In the course of the Fukushima accident, there were concerns raised about the safety of the spent fuel. This concern was further justified by the very short grace period available in high-density fuel pools if the active cooling gets interrupted or the integrity of the shell is compromised.
An interruption of the cooling in the course of an extreme event such as an earthquake could lead to unacceptably high and possibly fatal radiation levels in the vicinity of the spent-fuel facility. An identified damage of the spent-fuel facility would require an immediate response from the operating staff, possibly working short of reliable data required to establish an optimal intervention strategy.
Currently, the methods that allow to characterize the rupture and to forecast the development of coolant level elevation in the spent-fuel pool are based on measuring the change of the coolant level. While current approaches allow predicting the cause and development of the extreme event, the prediction techniques achieve only relatively poor accuracy.
Other techniques that calculate the time for water to reach its boiling point and evaporate or leak due to a rupture in the spent-fuel pool presuppose a rupture with a known location and size. In an extreme event locating and measuring the size of a rupture or crack may be impossible or at least impractical.
The offered method of assessing the state of the spent-fuel facility comprises measuring leakage of coolant and forecasting the development of coolant level elevation. Based on water-level monitoring during a given nuclear event, the rupture is characterized in terms of the mean cross-section and the elevation of the crack, while the water-level elevation is predicted for the period after the initiating events.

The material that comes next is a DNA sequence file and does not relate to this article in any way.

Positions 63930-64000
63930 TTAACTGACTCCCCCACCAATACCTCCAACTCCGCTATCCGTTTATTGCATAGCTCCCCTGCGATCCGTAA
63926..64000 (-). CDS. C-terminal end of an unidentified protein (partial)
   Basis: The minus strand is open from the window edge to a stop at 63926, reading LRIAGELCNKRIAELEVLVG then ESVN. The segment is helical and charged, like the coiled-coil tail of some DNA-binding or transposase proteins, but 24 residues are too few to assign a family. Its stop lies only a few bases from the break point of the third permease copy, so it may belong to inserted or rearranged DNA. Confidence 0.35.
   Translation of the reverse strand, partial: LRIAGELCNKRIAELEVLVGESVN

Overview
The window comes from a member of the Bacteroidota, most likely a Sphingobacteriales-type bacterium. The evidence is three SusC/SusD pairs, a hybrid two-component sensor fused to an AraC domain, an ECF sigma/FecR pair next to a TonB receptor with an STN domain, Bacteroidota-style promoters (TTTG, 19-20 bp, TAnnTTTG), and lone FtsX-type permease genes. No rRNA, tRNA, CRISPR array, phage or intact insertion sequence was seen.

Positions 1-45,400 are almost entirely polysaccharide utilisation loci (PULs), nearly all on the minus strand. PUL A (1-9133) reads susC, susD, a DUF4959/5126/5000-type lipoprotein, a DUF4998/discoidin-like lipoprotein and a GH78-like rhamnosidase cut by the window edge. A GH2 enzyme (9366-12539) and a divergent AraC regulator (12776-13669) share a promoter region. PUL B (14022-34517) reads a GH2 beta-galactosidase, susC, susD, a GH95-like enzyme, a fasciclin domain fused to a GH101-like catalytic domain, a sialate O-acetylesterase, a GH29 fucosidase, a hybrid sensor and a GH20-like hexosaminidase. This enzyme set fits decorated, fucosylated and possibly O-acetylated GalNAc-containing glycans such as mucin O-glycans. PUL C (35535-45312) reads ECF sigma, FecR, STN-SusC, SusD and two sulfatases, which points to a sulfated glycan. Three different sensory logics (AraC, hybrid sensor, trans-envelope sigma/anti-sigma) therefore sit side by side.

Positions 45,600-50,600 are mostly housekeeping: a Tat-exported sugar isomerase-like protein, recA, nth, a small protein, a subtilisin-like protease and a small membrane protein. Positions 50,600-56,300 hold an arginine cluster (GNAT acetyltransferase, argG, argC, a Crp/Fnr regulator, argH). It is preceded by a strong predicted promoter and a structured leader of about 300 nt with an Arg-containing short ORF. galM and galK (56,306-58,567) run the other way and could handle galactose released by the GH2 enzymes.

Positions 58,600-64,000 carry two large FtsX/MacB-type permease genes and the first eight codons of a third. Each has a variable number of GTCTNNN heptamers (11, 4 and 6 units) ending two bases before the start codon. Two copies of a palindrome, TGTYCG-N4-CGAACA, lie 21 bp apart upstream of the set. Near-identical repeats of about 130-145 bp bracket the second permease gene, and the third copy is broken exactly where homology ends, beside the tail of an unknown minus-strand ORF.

Spent-fuel facilities are usually equipped with a collecting dyke located underneath and such collecting dykes already have means to measure the amount of leakage and could readily be equipped with flow meters. Hence, the method can be implemented in conventional facilities without requiring major modifications to the site.
Also, measuring a radiation level alongside the leakage of coolant allows to significantly enhance the reliability of the forecast.
Temperature and the expected or estimated evaporation rate is also considered.
An important advantage of this method is related to the instant calculation of the crack characteristics. In the eventual case of compromised integrity of the shell, cracks are very difficult if not impossible to examine in a due time unless they are obtained indirectly.
The researchers come from a Slovenian public research organization. The authors have years of experience in operating nuclear reactors. They implemented the method in the form of a computer program and commercially available sensors connected via data links. The partners are sought among nuclear plants operators to integrate the software and any required measuring devices into their facilities based on:
• Technical cooperation agreements for implementation of the method at the partner’s site.
• Licensing agreements: licensing rights to the patent.